“Research into what happens within supervision suggests that effective supervision generates good outcomes for workers while experience suggests that the consequences of absent, inadequate or negative forms of supervision may pose a threat to workforce stability, capacity, confidence, competence and morale.”  SCIE, 2013.

Good supervision allows the setting to become aware of the risks being encountered by teachers and other staff, and ensures they are following organisational processes and procedures, avoiding a “way we do it round here” culture. “Professionals’ familiarity and comfort using processes is integral to their effectiveness” (Sidebotham et al), so effective training, such as Safeguarding Network’s monthly training packs, can help, with supervision acting as a check and balance against whether training is actually making a difference in practice. Supervision also means staff feel less alone, more a part of the organisation and empowered to make a difference to children and young people.

Increasing pressures compound risk

The pressure on safeguarding leads has grown with increasing demands in Keeping Children Safe in Education and through inspection. At the same time, schools have experienced an 8% reduction in real terms funding over the last decade and services around the more vulnerable children have been particularly affected. This context of shrinking services and growing needs increases the case for effective supervision:

“Staff… worked under considerable pressure, dealing not only with their case load but the challenge of reducing resources. Professionals can develop an over committed approach to their work and it is at these times that effective supervision to maintain safe practice is even more important. If managers have to adopt the same over committed approach systems can become stretched, unreliable and potentially unsafe.” (Triennial Analysis of Serious Case Reviews, 2011-14).

While we may not be able to reduce workload, there is evidence to suggest supervision “can buffer against anxiety, stress and high workloads. Emotional support from supervisors may directly improve staff retention and build perceptions of organisational support” (SCIE, 2013).

The impact of not having supervision

Last, and by no means least, the absence, irregularity or quality of supervision is repeatedly highlighted in child safeguarding practice reviews. Staff are found working in isolation, not following procedures, not documenting their work and not linked to the leaders in their organisations. Some preventable mistakes are made which in child protection work can have the most severe consequences.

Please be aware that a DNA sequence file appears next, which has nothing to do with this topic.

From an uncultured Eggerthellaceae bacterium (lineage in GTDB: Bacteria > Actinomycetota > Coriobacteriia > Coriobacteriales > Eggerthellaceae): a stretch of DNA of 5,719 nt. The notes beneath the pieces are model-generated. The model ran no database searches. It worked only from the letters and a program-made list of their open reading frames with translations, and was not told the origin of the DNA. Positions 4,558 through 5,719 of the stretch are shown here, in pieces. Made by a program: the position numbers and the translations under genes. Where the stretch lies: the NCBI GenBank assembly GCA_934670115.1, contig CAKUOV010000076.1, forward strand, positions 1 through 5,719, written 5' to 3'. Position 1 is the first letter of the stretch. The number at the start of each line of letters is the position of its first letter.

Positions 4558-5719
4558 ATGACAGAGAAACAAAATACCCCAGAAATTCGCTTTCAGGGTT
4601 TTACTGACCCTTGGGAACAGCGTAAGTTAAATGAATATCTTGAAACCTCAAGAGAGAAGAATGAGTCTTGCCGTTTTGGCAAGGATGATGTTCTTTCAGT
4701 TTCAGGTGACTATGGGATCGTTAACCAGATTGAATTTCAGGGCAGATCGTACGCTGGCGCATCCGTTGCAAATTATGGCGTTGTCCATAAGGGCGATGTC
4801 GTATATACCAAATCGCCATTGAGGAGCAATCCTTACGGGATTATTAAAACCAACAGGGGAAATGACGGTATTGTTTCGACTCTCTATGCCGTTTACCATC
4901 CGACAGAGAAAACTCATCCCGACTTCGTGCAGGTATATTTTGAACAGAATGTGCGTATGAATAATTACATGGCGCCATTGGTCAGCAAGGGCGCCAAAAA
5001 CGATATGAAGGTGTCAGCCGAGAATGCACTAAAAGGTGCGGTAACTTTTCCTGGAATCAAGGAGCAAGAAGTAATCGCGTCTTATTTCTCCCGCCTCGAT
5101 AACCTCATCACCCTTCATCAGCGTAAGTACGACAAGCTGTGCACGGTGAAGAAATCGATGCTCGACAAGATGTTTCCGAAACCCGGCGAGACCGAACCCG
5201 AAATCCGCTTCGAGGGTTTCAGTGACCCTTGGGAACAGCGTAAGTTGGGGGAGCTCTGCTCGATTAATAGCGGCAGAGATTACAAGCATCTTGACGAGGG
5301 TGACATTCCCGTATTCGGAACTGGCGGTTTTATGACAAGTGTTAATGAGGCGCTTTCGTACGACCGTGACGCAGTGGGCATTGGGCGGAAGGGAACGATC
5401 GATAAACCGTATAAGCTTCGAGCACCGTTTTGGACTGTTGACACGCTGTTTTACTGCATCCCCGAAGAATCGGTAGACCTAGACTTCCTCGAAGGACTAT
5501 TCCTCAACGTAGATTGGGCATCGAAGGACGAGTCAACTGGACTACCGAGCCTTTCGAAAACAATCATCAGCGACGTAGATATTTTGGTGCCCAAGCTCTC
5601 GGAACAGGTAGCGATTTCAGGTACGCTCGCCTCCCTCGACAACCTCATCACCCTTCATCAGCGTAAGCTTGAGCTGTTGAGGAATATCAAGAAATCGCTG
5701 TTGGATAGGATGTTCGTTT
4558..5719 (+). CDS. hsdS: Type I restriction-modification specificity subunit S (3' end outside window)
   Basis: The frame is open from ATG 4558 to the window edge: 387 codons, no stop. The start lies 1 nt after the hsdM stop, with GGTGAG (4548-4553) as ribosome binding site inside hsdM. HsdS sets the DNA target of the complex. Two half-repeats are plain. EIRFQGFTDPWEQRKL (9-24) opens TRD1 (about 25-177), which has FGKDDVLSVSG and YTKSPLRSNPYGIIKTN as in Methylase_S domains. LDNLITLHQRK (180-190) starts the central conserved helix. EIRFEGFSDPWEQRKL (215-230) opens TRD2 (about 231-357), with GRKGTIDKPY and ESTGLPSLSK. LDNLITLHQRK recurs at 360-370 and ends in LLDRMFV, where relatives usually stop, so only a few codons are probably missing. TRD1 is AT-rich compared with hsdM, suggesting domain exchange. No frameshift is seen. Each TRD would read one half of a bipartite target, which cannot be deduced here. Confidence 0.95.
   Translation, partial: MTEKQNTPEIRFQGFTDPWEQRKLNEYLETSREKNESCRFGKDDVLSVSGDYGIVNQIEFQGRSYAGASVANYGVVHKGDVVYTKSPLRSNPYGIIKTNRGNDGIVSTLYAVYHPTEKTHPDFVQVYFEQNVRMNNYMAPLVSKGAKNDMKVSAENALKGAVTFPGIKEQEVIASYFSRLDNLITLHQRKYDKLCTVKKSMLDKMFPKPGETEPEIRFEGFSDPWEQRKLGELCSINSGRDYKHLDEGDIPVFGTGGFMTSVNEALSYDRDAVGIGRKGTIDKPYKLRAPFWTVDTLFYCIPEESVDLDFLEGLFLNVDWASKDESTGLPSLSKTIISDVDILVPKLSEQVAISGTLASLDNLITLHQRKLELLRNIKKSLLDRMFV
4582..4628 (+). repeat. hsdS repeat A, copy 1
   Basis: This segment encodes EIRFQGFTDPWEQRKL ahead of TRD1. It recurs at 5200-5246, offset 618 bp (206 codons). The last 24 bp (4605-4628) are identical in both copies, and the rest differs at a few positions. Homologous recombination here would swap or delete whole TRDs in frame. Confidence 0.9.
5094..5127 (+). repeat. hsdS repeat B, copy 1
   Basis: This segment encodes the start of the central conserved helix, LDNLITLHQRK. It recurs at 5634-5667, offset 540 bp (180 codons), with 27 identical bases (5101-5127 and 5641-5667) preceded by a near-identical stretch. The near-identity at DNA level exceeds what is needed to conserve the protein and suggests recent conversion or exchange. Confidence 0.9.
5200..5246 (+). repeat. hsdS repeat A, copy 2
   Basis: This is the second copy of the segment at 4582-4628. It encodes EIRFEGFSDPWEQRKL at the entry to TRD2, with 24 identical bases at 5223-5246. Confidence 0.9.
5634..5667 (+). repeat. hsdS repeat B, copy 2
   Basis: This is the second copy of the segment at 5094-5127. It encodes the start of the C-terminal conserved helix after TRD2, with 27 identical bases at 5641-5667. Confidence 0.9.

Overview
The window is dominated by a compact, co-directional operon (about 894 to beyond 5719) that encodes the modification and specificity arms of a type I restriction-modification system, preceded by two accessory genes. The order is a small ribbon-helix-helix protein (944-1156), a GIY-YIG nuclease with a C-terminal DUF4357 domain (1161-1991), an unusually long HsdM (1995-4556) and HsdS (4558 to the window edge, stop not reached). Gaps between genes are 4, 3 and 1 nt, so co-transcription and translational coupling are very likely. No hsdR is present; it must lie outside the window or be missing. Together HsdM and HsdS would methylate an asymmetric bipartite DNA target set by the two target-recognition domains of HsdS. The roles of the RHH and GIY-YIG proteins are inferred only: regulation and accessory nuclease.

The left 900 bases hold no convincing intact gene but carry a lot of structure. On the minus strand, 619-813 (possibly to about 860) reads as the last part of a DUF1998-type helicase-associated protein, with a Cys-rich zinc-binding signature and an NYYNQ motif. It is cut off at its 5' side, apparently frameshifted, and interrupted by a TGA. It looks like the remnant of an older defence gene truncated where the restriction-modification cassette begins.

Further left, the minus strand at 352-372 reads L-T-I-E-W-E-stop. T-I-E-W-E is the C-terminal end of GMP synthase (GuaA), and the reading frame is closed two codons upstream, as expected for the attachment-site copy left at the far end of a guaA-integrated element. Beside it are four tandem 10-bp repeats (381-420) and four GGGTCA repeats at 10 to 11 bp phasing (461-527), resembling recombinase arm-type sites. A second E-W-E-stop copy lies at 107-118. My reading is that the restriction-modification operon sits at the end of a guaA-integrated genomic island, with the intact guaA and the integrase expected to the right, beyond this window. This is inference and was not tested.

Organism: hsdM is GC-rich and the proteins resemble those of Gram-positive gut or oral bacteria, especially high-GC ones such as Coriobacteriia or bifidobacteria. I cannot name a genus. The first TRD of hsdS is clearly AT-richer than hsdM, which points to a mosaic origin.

Arrange supervision

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Having a skilled supervisor is essential. We provide highly trained supervisors with a depth of safeguarding practice background and a good understanding of the task of the DSL and your team. Click EXPAND to read more.

Supervision can be provided to Designated Safeguarding Leads, deputies and other staff on both an individual or group based arrangement. We recommend supervision of an hour to an hour an a half, ideally half-termly, but the frequency and duration depend very much on your setting and are negotiated with you. Supervision can be provided on site, online or a combination of both – some schools have an annual safeguarding audit as part of their package. We see supervision very much as a process rather than a meeting, so when issues arise schools can make contact with their safeguarding supervisor between sessions.

Safeguarding Network staff have huge experience in supervision and are regularly commissioned by organisations (including a contract from a Safeguarding Children Partnership) to deliver Safeguarding Supervision training to staff. We provide a consistent expert response through highly experienced leaders with schools, social care, regulatory and safeguarding experience. Our supervisors all have the necessary DBS checks and references undertaken by Safeguarding Network.

We work to the Morrison 4x4x4 model ensuring attention is paid to everyone involved in a situation. Consideration is given to management, support, development and mediation functions and there is a strongly reflective but action-oriented grip on events. Our supervisor will ensure there is an analytic, risk mitigated approach to case analysis ensuring you have a clear approach on the more complex cases and support your teams in discussions with other agencies.

A record of supervision is produced by the supervisor and sent to the school within 10 working days of the supervision session. Separate sections are produced for any young people discussed that can then be added to their safeguarding record.

Overall supervisees feel supported, assured, challenged and developed through Safeguarding Network supervision. Children and young people have oversight of safeguarding concerns raised and a clear and sensible approach is taken with other agencies.